For stock options that are subject to 409A, option recipients have limited flexibility in when they can exercise their options without violating the rules. The rules allow recipients to exercise options based on a limited number of triggering events, including retirement or other separation of service, a change in control of the business, disability, death, an unforeseen emergency or at a previously specified date or year.

For those who run afoul of 409A’s rules, the penalties are onerous. In general, the entire amount of compensation that has been deferred for the current and all previous tax years becomes taxable. That compensation is also subject to a 20 percent penalty, plus interest.

Many of the uncertainties in applying 409A have stemmed from the fact that the law doesn’t specifically define deferral of compensation. The IRS’s rules and pronouncements have consistently interpreted the phrase to include discounted stock options. However, those rules were not tested in the courts—until this year, when the U.S. Court of Federal Claims granted a partial summary judgment in Sutardja v United States. This ruling addresses various legal arguments with regard to the application of 409A, leaving the factual issue of whether the options were actually discounted to be determined at trial.

Consequences of the Sutardja Ruling

Sutardja is particularly significant because it is the first court ruling on the application of 409A to discounted stock options. As a result of Sutardja, we now have judicial affirmation of the following IRS positions:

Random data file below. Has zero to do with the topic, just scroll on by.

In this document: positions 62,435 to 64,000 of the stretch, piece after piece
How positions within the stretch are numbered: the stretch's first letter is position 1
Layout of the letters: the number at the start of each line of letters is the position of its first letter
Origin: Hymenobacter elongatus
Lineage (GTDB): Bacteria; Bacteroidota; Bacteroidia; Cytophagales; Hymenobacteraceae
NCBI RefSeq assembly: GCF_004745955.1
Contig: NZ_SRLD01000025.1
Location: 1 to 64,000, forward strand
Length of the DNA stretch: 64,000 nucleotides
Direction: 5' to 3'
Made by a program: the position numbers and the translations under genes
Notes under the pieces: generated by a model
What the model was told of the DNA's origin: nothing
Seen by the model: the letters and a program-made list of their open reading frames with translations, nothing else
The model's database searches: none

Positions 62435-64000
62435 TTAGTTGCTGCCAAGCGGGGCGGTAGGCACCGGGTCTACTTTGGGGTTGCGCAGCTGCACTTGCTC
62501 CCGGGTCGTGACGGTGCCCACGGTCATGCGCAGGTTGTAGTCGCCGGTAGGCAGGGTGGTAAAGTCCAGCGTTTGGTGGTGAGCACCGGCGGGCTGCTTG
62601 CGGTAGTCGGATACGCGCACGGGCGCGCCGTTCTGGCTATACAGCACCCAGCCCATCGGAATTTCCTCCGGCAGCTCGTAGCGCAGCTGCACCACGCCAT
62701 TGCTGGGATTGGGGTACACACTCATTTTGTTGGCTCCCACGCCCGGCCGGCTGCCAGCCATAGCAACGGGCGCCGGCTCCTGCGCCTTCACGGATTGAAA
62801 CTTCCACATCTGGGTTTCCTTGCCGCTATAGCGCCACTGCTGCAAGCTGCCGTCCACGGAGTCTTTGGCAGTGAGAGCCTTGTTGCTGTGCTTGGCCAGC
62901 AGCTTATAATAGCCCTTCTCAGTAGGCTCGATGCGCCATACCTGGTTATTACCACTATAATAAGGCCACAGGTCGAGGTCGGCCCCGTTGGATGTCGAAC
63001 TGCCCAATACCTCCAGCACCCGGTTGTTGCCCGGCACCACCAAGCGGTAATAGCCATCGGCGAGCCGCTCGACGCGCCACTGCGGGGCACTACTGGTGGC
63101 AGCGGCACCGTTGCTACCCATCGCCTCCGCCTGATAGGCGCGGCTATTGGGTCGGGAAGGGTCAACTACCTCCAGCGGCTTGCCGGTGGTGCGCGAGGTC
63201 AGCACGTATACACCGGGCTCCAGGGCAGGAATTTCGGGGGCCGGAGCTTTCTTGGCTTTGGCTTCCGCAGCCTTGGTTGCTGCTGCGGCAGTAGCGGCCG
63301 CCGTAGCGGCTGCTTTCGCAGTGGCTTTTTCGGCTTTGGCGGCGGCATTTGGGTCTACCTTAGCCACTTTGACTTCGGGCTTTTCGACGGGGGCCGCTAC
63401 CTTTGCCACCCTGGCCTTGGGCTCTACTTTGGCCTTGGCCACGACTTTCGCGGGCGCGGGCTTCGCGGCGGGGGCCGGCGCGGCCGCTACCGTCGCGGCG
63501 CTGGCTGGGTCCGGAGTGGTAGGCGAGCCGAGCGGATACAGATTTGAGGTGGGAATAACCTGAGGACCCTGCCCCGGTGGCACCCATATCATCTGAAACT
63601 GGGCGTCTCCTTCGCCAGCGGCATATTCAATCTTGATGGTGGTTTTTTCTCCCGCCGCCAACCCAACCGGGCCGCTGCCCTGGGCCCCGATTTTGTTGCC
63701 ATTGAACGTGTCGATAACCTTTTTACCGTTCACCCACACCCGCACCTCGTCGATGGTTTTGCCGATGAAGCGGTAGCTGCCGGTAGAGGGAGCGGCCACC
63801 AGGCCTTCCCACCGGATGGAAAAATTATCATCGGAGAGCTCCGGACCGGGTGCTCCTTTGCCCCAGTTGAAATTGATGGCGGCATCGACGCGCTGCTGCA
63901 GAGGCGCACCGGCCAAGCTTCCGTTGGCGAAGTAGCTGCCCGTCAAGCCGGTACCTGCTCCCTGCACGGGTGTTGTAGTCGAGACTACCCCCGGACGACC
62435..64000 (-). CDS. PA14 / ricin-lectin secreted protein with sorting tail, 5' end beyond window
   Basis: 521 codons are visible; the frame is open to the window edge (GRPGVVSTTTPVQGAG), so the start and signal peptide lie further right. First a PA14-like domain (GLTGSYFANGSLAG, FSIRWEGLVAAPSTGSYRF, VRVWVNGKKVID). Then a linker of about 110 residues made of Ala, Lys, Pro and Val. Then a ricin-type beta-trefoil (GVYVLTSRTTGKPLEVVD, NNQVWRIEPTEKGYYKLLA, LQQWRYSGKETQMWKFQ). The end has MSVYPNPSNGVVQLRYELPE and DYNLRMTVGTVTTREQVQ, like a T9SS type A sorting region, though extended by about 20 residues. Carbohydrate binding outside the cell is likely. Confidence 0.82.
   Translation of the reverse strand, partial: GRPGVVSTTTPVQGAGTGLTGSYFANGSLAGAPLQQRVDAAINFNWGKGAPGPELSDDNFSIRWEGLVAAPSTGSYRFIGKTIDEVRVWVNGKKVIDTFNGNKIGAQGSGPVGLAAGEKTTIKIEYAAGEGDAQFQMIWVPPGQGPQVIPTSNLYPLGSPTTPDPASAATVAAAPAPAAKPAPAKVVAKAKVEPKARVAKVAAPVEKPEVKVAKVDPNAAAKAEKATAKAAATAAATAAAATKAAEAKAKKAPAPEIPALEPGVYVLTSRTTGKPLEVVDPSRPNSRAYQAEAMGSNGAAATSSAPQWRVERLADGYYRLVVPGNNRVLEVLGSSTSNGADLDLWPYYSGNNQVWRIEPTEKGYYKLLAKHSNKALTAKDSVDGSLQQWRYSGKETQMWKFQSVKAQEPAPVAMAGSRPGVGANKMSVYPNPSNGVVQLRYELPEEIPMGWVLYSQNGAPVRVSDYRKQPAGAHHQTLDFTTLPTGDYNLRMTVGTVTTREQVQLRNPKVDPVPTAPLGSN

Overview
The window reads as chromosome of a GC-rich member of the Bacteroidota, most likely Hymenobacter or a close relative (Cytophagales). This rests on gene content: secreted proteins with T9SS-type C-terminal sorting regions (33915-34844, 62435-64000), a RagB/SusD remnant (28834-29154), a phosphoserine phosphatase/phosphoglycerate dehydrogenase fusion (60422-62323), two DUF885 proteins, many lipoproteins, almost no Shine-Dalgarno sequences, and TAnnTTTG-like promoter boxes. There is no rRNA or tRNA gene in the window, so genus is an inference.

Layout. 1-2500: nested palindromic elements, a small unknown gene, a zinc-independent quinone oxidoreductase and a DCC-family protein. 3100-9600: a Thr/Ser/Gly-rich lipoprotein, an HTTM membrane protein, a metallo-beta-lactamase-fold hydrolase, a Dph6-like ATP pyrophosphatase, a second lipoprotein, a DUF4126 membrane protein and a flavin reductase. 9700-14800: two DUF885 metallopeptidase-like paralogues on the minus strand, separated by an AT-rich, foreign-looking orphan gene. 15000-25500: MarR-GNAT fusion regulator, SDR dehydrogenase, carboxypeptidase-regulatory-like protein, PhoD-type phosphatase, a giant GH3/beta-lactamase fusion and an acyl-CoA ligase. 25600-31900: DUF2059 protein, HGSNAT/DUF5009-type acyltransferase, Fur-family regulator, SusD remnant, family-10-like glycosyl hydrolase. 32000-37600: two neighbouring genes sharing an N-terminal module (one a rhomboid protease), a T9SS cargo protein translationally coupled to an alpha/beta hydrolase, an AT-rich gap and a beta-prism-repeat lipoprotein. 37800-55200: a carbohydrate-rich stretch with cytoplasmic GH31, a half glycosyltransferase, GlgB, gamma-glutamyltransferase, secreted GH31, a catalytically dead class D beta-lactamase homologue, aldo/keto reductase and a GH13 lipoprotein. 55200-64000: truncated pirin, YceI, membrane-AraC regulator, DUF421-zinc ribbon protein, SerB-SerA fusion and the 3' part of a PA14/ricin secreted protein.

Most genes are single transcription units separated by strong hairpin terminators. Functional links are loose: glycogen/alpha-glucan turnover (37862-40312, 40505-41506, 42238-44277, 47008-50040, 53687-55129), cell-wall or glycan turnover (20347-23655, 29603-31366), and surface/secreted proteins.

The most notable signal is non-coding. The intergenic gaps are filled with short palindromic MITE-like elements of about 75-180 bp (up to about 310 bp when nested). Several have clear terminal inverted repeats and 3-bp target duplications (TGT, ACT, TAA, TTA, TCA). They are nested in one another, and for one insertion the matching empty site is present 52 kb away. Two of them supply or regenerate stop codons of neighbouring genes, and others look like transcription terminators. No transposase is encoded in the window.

• Discounted stock options are subject to Section 409A treatment as nonqualified deferred compensation
  • The date an option is granted determines when compensation is considered to be earned.
  • The date an option vests, not the date it is exercised, determines when the recipient has a legally binding right to the compensation. The date it vests also establishes the time at which the option is no longer considered to have a substantial risk of forfeiture.
  • The relevant period for applying the short-term deferral exclusion is not based on the date the options are actually exercised, but rather based on the period of time the options can be exercised under the terms of the plan.

The Cautionary Part of the Tale

409A occupies some 80 pages of the federal tax regulations, which gives an indication of just how complicated it can be to either avoid it altogether or comply with its requirements. A few strategies can help.

To Discount or Not to Discount: Fair Market Value